Ravi Kumar Dahiya, an Unlikely Hero Emerges From Tokyo
Indian wrestler Ravi Kumar Dahiya will compete for the gold medal at the Tokyo Olympics.
If sports is indeed a religion, surprise would be its most evident angel. Despite the growing stature of Ravi Kumar Dahiya as the dark horse of Indian wrestling, not many could imagine a medal around the neck of this grappler from Nahari in Sonepat.
The statuesque wrestler was raised on the milk and fruit that were harvested by his parents on the fields back home in Haryana. His father, Rakesh, would visit the akhada every day, and would carry nutritious food to provide the much-needed energy to his precious child.
On Wednesday, Ravi turned precious to an entire nation. He extracted himself from the sticky jaws of defeat, using all the love, energy, and push he got from his parents, who worked equally hard to nurture him.
Persistence, belief and a never-say-die spirit were among the many lessons he learnt at the akhada, under the tutelage of his gurus. He put them all to the test in a gripping semi-final against a formidable Kazakh opponent with Mongolian heritage.
Of course, the mindless hours spent sculpting his body and toning his muscles come in handy too, as he grappled for honours in the men’s freestyle 57kg class.
At 2-9 with barely ninety seconds to spare on the sweat-inducing clock, Ravi was working with the back on his mat, literally. Nurislam Sanayev is seven years his senior and a World Championships medallist in both 2018 and 2019. But wrestling, particularly in the freestyle category, lends itself to significantly more drama than the Greco-Roman version. It allows for the use of the full body to express oneself.
The 23-year-old grappler from a humble family of subsistence farmers is shy and gentle off the mat. But put him in the grime of an akhada, and he tends to find a way to tame the lion, even when she has torn out some flesh and muscle from his chiselled body. Ravi wasn’t going to shy away from expressing his full repertoire of skills on the glistening mat of an Olympic arena.
Even as a precocious teenager, Ravi showed tremendous grit and determination. He overcame a dominant Zanabazar Zandanbud of Mongolia, winning by VP01, after being down 0-8 halfway through the semi-final contest in the 2015 Junior World Championships.
It has been characteristic of Ravi’s approach on the mat, groomed by Satpal Singh and Virender Singh, at the Chhatarsal Stadium in Delhi. The Sonipat wrestler presses his opponents to the last seconds on the clock.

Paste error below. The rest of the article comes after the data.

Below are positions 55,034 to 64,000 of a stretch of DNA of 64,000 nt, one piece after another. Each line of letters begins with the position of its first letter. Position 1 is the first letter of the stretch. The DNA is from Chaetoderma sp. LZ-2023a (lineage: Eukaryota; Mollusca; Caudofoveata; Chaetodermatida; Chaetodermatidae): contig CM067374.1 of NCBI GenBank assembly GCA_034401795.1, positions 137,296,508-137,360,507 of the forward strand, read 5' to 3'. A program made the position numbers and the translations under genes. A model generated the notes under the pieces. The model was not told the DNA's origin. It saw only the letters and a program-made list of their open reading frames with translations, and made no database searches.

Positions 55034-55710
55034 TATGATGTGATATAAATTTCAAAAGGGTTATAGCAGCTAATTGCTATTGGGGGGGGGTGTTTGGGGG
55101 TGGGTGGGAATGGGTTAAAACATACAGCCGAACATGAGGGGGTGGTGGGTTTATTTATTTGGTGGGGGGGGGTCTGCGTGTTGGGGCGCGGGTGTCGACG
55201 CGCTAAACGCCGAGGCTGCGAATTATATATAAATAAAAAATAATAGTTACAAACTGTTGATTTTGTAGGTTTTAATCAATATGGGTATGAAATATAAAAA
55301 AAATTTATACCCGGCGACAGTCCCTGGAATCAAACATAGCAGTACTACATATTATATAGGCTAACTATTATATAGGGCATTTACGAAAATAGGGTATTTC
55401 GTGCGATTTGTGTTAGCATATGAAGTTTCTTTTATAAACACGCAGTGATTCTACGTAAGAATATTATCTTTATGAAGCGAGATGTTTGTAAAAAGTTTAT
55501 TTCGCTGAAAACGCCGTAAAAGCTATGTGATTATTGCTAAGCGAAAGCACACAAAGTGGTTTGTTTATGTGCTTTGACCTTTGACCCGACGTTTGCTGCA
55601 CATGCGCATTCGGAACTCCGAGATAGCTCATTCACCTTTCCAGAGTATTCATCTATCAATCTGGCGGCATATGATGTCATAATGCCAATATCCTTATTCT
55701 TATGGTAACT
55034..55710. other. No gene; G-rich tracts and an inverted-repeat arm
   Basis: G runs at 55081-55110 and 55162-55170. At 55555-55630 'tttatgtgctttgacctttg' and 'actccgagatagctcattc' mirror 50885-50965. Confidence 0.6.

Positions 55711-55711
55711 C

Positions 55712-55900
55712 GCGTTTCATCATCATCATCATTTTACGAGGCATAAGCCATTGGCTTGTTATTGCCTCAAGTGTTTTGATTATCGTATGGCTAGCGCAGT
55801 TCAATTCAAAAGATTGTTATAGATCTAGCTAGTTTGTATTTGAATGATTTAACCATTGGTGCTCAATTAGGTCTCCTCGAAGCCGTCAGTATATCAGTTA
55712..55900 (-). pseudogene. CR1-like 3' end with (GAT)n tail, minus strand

It isn’t over so long as he can stand on the mat.
At the Makuhari Messe in the Chiba prefecture, the clock was winding down, as seemingly precious seconds rolled off the clock. It was like watching a notoriously leaky tap bleed water, leaving Indian wrestling fans clutching at straws with a desperate hope.
Not Ravi Kumar Dahiya. Not even after Sanayev had managed to lock his ankles into one of the most dreaded locks in freestyle wrestling. In a mad frenzy of rolling action, the 30-year-old made the most of it collecting eight points in a twenty second spell that threatened to wipe Ravi off the mat.
Strangely though, when the two men returned to lock shoulders, Sanayev must have been contemplating if stalling could be enough to exit the bout with a winning score. As it is, he was three points from gaining technical superiority, a ten-point lead, enough to end the contest.
Ravi though, wasn’t playing just to stall. He was investing the last ounce of his energy to break a formidable opponent. The 23-year-old Asian Champion had worked his way back from 2-9 to 5-9, moments after the Kazakh had produced the furious run of points.
It should have been enough to warn the Kazakh that the fight wasn’t won, just yet. With just over the minute left on the mat, Ravi landed his left knee to the floor, released the shoulder hold and managed to grab the legs of Sanayev. That was enough for Ravi to destabilise his opponent. In a flash, he threw the Kazakh to the floor. The Indian wasted no time in using his upper body to gain top position and press for the pin.
Sanayev resisted. But only in vain. After enduring the Indian’s strength and persistent force for a few seconds, it was all he could do to keep his shoulder off the mat. The match was called on a Fall in favour of the relentless Indian.
In reaching the final, Ravi emulates the most decorated wrestler in Indian sport. Sushil Kumar reached the final in London, earning a Silver medal in the process. Ravi will have an opportunity to go one better and fight for Gold on Thursday.
Zaur Uguev, his opponent in the final is a World Champion, twice over. The Russian won in 2018 and 2019, the second where Ravi collected his first big medal, a bronze and qualified for Tokyo 2020. Uguev defeated Ravi in the semi-finals of the 2019 World Championships, 6-4. It remains their only bout so far.
Even more than that, the magnitude of the Indian’s David like task in the finals is best described through the Goliath like legend of the 26-year-old from Dagestan. The reigning World Champion has accumulated twelve Gold medals in his last fifteen international outings, besides collecting a different shade of metal in the other three events. Uguev is also on a 16-match win streak, which means Ravi will have his hands full trying to upend his fancied rival off his sturdy feet.
Wrestling is an ancient sport, the oldest perhaps. It is a fine art, a refined expression of a guttural instinct for control and dominance. It is evocative of an animal spirit that lingers underneath the cultivated layers of every human being. On Thursday, Ravi will need to summon that beast and tame the one that Uguev is certain to unleash in his insatiable quest for some more Gold.
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